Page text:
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Featured Poem: Composed Upon Westminster Bridge, September 3, 1802 by William Wordsworth

Written by Rachael Norris, 20th July 2020
“Earth has not anything to show more fair.”
This week's #FeaturedPoem comes from actor and patron of The Reader, Claire Skinner. Claire reads Composed Upon Westminster Bridge, September 3, 1802 by William Wordsworth from part three of our Bread and Roses anthology which you can download here.
As part of The Reader at Home, we are providing monthly anthologies and reading resources, as well as weekly #SharedReading groups online and by phone to keep you reading through lockdown. Discover more ways to keep reading and stay connected with The Reader at Home.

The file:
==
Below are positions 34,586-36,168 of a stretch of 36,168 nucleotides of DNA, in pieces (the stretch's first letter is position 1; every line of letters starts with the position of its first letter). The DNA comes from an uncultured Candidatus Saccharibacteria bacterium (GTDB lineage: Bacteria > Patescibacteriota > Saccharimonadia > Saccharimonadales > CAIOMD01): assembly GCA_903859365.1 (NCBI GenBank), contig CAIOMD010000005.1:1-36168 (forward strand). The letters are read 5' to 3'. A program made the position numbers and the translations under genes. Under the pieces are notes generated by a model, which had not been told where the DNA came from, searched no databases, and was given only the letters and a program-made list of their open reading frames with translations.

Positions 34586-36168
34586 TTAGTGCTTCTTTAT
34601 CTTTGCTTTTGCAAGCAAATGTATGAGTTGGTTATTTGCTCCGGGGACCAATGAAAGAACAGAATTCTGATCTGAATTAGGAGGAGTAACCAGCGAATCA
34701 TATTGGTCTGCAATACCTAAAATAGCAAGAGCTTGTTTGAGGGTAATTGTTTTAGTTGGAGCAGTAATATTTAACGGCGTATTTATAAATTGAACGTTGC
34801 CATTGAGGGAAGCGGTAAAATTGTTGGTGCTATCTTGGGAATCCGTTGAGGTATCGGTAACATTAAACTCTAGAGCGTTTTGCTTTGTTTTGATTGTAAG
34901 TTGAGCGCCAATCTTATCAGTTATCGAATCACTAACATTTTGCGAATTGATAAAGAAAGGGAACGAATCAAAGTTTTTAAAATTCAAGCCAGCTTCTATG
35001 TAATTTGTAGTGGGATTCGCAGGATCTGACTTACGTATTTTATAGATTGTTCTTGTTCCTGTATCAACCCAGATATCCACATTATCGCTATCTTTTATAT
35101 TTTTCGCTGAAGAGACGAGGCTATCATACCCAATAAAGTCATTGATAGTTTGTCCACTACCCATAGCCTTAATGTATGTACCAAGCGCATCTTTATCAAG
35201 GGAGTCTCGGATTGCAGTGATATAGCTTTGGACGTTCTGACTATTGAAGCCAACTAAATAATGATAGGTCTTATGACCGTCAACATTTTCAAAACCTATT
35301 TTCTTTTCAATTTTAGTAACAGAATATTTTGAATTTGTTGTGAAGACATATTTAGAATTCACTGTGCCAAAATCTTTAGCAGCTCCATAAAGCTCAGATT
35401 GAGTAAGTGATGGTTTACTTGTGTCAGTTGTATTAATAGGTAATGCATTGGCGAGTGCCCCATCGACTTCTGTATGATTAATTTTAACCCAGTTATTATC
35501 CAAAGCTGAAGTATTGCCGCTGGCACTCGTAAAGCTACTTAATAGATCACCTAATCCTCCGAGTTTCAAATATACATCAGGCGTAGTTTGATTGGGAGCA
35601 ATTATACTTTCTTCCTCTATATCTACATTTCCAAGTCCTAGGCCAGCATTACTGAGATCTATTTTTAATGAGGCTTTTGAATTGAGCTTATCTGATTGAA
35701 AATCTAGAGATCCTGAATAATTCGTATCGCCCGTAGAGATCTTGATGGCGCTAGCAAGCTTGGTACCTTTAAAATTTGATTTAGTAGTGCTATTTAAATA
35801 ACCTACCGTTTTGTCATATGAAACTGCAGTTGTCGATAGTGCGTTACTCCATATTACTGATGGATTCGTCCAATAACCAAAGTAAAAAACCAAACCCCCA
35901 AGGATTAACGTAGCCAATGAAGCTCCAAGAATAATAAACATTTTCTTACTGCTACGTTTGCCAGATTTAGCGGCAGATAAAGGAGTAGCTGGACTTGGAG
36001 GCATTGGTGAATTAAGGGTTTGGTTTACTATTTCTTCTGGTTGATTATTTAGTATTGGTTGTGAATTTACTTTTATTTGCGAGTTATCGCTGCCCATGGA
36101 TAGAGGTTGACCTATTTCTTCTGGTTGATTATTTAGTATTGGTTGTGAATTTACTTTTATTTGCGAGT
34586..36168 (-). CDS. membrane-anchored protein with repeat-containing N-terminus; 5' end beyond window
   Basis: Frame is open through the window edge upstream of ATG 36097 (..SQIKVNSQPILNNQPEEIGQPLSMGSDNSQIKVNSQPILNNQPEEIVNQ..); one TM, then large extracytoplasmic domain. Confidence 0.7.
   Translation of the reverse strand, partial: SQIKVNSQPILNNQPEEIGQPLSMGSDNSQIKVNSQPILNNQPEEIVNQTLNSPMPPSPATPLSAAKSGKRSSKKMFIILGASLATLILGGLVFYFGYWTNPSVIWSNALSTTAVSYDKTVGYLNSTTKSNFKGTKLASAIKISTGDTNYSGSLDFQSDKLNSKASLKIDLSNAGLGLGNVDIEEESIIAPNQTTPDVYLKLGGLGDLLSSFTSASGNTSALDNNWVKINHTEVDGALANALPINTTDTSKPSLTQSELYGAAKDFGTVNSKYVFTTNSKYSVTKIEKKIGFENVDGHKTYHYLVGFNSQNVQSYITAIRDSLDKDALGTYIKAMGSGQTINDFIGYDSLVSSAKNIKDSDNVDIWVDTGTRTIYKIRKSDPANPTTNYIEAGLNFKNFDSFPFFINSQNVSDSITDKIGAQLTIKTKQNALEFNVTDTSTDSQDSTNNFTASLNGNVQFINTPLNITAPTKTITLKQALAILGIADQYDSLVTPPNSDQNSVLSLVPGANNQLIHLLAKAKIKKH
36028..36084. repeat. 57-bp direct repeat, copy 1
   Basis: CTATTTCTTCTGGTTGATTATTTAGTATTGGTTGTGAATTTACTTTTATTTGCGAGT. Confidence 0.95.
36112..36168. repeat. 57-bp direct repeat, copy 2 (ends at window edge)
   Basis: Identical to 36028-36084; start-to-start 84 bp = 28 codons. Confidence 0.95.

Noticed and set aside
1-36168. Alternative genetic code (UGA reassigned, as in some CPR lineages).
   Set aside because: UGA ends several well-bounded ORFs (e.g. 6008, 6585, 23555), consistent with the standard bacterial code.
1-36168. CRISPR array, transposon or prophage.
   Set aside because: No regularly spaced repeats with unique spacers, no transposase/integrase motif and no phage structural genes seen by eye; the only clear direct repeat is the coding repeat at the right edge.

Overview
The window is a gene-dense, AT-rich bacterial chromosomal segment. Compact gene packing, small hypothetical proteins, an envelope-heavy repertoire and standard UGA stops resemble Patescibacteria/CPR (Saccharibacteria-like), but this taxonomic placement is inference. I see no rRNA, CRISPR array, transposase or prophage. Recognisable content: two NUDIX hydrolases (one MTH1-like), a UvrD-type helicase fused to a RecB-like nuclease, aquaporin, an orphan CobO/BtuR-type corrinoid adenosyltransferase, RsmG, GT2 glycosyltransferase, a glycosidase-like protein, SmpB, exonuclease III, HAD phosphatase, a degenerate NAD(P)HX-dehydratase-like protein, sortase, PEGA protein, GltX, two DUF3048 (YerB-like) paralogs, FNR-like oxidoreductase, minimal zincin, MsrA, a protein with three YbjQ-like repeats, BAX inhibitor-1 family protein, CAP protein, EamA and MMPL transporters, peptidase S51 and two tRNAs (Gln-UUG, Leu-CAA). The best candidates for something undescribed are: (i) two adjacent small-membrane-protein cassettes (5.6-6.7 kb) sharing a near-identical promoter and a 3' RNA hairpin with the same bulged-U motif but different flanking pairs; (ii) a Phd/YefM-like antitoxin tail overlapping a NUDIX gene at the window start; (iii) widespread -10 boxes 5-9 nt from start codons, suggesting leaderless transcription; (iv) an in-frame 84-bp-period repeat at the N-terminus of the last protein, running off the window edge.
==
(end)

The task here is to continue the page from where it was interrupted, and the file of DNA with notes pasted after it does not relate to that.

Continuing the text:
Composed upon Westminster Bridge, September 3, 1802
Earth has not any thing to show more fair:
Dull would he be of soul who could pass by
A sight so touching in its majesty:
This City now doth, like a garment, wear
The beauty of the morning; silent, bare,
Ships, towers, domes, theatres, and temples lie
Open unto the fields, and to the sky;
All bright and glittering in the smokeless air.
Never did sun more beautifully steep
In his first splendour, valley, rock, or hill;
Ne'er saw I, never felt, a calm so deep!
The river glideth at his own sweet will:
Dear God! the very houses seem asleep;
And all that mighty heart is lying still!
by William Wordsworth

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